Well, the “Hacked” LED-Backlit Cube Give-Away has come to a close. Dozens of new blog subscribers and loads of great youtube comments later, it’s now time to announce the winner.
(music: “Luckie Street Jam” (11.17.2000), String Cheese Incident)
To pick a winner, I first did a virtual coin flip on random.org to determine whether the winner would be a blog subscriber or youtube commenter. Yes, the 50/50 chance gave disproprotionate weighting to the blog subscribers, which are fewer in number than the comments on the video — a thumb on the scale, if you will. No matter, tails meant a youtube commenter. To pick which commenter, I used a Youtube Random Comment Picker tool.
CONGRATS SKCUBER! I’m a new fan of your channel, and encourage others to check it out. It’s got solves, unboxings, creative projects, and good production.
Thanks to everyone who participated. And remember what I wrote in the opening post: If you have any ideas on how to improve the re-wire job or have the skills to partner up on something more ambitious related to it, let me know....
With repeated thanks to CrazyBadCuber, I’ve hit 1,500 Youtube subscribers. (At the same time, my blog subscriptions have increased, but certainly not as dramatically.)
1500 is a big milestone that coincides nicely with the holidays. Time for a give-away!
THE GIVE-AWAY CONTEST
One of the most popular posts on this blog and videos on my Youtube channel surrounds a LED-backlit Ghosthand Crystal Cube that I “hacked” for constant-on, blink-free illumination. As showcased in the how-to video below, I’ve hacked another one, and I’m giving it away through this contest.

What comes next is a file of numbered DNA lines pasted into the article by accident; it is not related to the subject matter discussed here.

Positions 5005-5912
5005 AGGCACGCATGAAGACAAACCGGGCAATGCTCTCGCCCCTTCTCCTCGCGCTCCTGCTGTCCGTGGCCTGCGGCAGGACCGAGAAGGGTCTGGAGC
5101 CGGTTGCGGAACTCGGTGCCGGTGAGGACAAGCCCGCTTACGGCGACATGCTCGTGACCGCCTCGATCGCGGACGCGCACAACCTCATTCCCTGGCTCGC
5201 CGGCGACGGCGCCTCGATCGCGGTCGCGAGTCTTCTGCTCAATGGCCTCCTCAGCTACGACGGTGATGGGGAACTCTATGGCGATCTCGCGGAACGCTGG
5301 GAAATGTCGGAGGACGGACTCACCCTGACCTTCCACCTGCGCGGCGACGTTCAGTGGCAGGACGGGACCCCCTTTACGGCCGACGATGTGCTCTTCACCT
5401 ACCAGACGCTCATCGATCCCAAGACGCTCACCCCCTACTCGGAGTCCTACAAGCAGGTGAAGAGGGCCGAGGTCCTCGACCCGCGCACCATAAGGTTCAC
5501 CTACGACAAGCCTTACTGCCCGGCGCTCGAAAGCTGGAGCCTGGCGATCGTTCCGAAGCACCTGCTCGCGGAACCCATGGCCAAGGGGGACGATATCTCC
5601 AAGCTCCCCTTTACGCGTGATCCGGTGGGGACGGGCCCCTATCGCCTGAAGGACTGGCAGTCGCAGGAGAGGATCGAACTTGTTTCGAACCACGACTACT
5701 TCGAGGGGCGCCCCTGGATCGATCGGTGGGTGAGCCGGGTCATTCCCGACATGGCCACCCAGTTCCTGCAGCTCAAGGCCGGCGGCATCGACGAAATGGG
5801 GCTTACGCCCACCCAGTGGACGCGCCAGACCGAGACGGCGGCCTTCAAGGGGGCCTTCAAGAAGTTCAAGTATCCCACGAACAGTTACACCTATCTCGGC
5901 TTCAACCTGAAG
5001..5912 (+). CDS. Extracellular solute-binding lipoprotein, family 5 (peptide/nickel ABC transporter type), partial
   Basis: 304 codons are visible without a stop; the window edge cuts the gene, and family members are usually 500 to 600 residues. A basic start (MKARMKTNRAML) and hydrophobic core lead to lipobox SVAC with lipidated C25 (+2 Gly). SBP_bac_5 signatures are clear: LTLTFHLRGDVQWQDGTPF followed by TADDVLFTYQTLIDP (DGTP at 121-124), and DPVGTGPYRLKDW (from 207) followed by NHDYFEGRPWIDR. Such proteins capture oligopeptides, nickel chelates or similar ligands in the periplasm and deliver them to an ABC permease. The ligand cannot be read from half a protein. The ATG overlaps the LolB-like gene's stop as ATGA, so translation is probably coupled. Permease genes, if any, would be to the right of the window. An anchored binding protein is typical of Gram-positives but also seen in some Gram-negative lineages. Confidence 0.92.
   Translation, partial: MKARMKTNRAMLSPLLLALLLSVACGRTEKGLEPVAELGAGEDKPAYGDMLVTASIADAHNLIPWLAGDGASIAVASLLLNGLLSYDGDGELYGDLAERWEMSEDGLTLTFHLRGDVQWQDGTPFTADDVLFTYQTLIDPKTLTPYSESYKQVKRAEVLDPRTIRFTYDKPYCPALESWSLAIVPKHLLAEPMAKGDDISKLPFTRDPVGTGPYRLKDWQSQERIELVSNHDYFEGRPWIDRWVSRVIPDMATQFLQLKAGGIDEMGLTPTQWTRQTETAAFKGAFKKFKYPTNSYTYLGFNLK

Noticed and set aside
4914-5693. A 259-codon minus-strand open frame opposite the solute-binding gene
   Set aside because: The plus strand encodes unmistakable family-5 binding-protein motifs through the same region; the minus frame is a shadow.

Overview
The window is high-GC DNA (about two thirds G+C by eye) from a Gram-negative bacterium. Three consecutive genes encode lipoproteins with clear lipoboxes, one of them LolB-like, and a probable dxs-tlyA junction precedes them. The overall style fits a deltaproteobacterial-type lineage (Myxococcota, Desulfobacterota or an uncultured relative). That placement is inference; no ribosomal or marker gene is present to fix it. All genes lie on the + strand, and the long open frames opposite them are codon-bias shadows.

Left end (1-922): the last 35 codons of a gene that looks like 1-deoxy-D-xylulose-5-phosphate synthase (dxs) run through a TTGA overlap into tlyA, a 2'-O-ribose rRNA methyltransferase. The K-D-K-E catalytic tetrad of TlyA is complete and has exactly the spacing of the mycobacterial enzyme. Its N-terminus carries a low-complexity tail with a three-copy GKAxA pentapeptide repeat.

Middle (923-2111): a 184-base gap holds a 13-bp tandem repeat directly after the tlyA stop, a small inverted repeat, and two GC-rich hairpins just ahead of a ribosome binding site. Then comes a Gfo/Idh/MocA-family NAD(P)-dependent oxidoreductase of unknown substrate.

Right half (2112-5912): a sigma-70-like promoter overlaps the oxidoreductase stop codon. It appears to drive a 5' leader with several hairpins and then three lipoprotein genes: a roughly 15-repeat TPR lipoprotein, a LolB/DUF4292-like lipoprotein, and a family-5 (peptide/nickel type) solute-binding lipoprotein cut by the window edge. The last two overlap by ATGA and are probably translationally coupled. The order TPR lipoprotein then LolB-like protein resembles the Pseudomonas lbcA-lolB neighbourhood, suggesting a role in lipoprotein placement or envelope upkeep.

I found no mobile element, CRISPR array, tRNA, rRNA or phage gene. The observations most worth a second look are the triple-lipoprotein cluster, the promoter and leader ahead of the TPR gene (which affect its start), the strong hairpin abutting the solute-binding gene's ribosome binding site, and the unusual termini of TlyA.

The contest opens immediately, and there are three ways to enter: Continue reading
I discovered a couple months ago on the speedsolving.com forum that Dayan made a small run of Zhanchis in clear plastic around April 2011. They were prototypes, and only about 100 were made. A few vending sites, such as 51morefun.com and lightake.com list them, but as sold-out at this point. Given the rarity, they’ve been hawked on Ebay for over $800!?!
I’ve always dug clear products. Getting to see the inner-workings of intricate machines is fascinating. So, the chance of getting my favorite puzzle in a translucent model was intriguing. The rarity of it made it that much more so. But I wasn’t going to drop 8 Franklins for what is otherwise a $12 puzzle!?!
I eventually found someone on the speedsolving.com forum who was willing to part with a new DIY kit at a reasonable price. I received it a couple weeks ago and finally got a chance to assemble it. Here’s a video:
I had grand plans for this post. I figured I’d say how excited I was to get the new DaYan Panshi DIY kit; that I put together a highly sped-up video of me assembling, lubing, tensioning, and stickering it; that it’s a very good cube but not necessarily better than a Zhanchi or Guhong v2; yadda yadda yadda. My posts are always so verbose; for once, I figured, this one could be video-driven.
Well, things didn’t quite work out as expected.
I did setup my video camera and assembled the Panshi as planned. And the resulting video is below. But instead of ending by showing H and F and U perm executions on a new cube, it ends with a 42mm Zhanchi sacrificed for its (now-ruined) core and a defunct Panshi with a broken core, four broken torpedoes, and one broken corner stem. All the result of a badly-made screw.
What happened? Continue reading
There was no toy I enjoyed more as a kid than my Legos. I remember the exact drawer in which we stored them and have vivid memories of building a two-story house with my Dad, with shutters that we would open and close each morning and evening. In the world before cable TV and the internet and iPads and computers, I had Lego (and Brio) — and that was all I needed.
Now that I’m all growns up, so to speak, with new hobbies and distractions and family obligations, it’s always fun to re-live some of that childhood nostalgia. My son loves playing with my old Brio set and Lego. What great cross-generational fun!
Which explains why I was so excited to stumble upon RedKB’s well-produced video showing how to make a Lego-adorned Rubik’s cube. Continue reading